20 Brooklyn (New York) Daily Eagle, July 14, 1914: 18.

21 “Rebel Reed Put Off Field” Daily Times, July 20, 1914: 9.

22 “Rebel Reed Goes Back to Minors” Daily Times (Davenport, Iowa), December 31, 1914: 11.

23 “Milton Reed Will Not Play on Coast” Atlanta Constitution, March 4, 1915: 9.

24 “Milton Reed, Local Ball Player, Jumps to Federal League” Atlanta Constitution, March 6, 1915: 9.

25 “Milton Reed, Tip Tops’ New Second Baseman” Times Union (Brooklyn, New York), March 22, 1915: 10.

26 “Milton Reed Tells Story of How Dooin Broke His Nose” Brooklyn Daily Eagle, March 8, 1915: 18.

27 “Milton Reed Will Be Taken into Court by Philadelphia Club” Oregon Daily Journal (Portland), April 15, 1915: 12.

28 Knoxville Sentinel, June 16, 1915: 14.

29 “Expected Happens to Reed” Oregon Daily Journal (Portland), June 18, 1915: 10.

30 “Reed Starring for Denver Club” Oakland (California) Tribune, April 29, 1916: 8.

31 “Baseball Notes” San Francisco Examiner, June 18, 1915: 13.

32 Oakland Tribune, July 9, 1915: 16.

33 “Notes” San Francisco Chronicle, July 29, 1915: 6.

34 “Milton Reed Will Sign with Locals” Atlanta Constitution, August 26, 1915: 9.

35 “Kelly’s Farewell Game a Victory” Atlanta Constitution, August 29, 1915: 3.

36 “Notes” Topeka (Kansas) State Journal, April 27, 1916: 3.

37 “New Players are Billed for Bunnies” Gazette (Cedar Rapids, Iowa), June 23, 1916: 8.

38 “Gulls Buy Reed” Birmingham (Alabama) News, March 20, 1917: 10.

39 Les Rawlings “Gulls Weakest Team in League” Atlanta Constitution, April 20, 1917: 12.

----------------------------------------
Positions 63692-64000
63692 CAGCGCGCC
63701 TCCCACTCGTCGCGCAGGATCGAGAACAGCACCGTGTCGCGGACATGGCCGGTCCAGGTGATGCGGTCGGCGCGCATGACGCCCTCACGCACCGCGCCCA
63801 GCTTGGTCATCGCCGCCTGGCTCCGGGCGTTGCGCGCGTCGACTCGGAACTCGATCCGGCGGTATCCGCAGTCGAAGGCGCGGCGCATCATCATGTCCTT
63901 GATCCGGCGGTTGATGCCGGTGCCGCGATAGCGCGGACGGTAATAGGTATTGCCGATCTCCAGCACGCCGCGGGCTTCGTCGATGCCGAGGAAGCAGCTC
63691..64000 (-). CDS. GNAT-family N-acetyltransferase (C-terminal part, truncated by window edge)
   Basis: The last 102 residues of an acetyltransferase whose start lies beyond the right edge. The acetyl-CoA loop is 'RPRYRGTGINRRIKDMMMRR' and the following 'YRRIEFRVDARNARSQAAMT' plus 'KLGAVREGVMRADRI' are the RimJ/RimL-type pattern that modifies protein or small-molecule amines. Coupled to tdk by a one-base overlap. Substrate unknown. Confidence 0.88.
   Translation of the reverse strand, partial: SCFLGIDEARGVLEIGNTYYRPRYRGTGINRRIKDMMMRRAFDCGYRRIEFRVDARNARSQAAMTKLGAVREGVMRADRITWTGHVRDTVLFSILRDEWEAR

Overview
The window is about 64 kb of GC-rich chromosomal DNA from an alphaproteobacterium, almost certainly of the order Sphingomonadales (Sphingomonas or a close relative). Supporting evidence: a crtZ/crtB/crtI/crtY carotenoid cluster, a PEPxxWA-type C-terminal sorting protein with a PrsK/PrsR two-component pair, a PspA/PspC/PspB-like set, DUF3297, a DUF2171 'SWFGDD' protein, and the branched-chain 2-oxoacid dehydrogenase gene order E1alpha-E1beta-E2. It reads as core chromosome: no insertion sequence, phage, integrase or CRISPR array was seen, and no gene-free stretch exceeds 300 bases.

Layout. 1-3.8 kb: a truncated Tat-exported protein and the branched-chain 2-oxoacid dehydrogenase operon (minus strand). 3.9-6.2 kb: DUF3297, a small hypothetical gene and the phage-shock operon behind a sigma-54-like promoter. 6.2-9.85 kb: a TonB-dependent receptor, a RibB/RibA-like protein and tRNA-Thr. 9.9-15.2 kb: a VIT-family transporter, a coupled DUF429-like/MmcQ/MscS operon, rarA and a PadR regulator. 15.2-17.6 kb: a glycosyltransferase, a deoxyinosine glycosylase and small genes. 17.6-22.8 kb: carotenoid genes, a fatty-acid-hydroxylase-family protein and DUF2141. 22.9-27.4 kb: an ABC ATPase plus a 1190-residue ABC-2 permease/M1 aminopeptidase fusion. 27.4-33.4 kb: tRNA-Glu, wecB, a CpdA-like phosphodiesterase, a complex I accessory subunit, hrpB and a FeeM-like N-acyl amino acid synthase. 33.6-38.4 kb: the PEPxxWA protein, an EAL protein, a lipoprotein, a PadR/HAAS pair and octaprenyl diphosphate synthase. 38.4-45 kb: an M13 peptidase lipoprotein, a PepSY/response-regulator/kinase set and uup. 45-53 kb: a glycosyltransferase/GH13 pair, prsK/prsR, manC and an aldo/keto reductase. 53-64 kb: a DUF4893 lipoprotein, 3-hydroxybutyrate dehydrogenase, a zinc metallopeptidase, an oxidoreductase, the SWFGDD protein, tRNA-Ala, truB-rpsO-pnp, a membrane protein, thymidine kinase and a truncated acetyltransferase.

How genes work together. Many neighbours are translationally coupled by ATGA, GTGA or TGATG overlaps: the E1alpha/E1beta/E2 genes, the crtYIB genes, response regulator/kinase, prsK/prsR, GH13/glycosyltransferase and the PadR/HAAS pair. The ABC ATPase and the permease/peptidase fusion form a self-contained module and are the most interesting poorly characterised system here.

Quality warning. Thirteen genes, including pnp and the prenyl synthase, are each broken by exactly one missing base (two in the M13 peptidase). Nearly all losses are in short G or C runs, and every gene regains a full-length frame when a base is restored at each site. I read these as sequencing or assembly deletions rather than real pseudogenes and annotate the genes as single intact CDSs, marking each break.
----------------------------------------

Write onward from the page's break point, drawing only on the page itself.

40 “Milton Reed and Mobile Players are Shocked by Lightning” Tennessean (Nashville) May 23, 1917: 14.

41 Tennessean, May 23, 1917: 14.

42 “Milt Reed, Former Davenport Player, Joins the Colors” Quad-City Times, August 19, 1917: 15.

43 “Final Rites Held for Milton Reed” Atlanta Constitution, July 29, 1938: 4.

44 “Goes to the Navy” Augusta Chronicle, August 3, 1917: 6.

45 “Money Lenders are Barred at Camp Gordon” Philadelphia Inquirer, January 9, 1918: 12.

46 W. Leslie Rawlings “Boy Howdy!” Atlanta Constitution, April 25, 1919: 17.

47 “Camp Benning Nine Here on Saturday” Atlanta Constitution, May 23, 1919: 14.

48 Ralph McGill “Back in ’19 Milton Reed Hit .600 for Crackers” Atlanta Constitution, September 1, 1937: 10.

49 “Milton Reed’s Double Ends Contest Between Sheehan and Morrison” Atlanta Constitution, July 13, 1919: 3.

50 McGill.

51 “Milt Reed is Signed by Winder” Atlanta Constitution, June 10, 1920: 15.

52 “B. Higgins Will Have Good Team” Atlanta Constitution, June 8, 1920: 12.

53 For an fascinating writeup of the Million Dollar League, please see Lewis Smith “The Champions of the Million Dollar League” post, September 12, 2012.

54 Atlanta Constitution, June 10, 1920: 15.

55 “Winder and Thomson Battle to a Draw” Augusta Chronicle, August 12, 1920: 5.

56 “Pals Sign New Third Sacker” Charlotte Observer, March 27, 1921: 14.

57 “Joe Wall, Lakeland, Fla. Manager; Home for Rest” Standard Union (Brooklyn, New York), May 26, 1921: 14.

58 “Has Had Five Managers” Courier-News (Bridgewater, New Jersey), July 9, 1921: 8.

59 “Lakeland Boss is in Trouble” Tampa Tribune, June 28, 1921: 10.

60 “Reed Turned Town Cold” Atlanta Constitution, March 23, 1922: 13.

61 McGill.

62 “Board No. 8” Atlanta Constitution, October 26, 1940: 4.

Full Name

Milton D. Reed


July 4, 1890 at Atlanta, GA (USA)


July 27, 1938 at Decatur, GA (USA)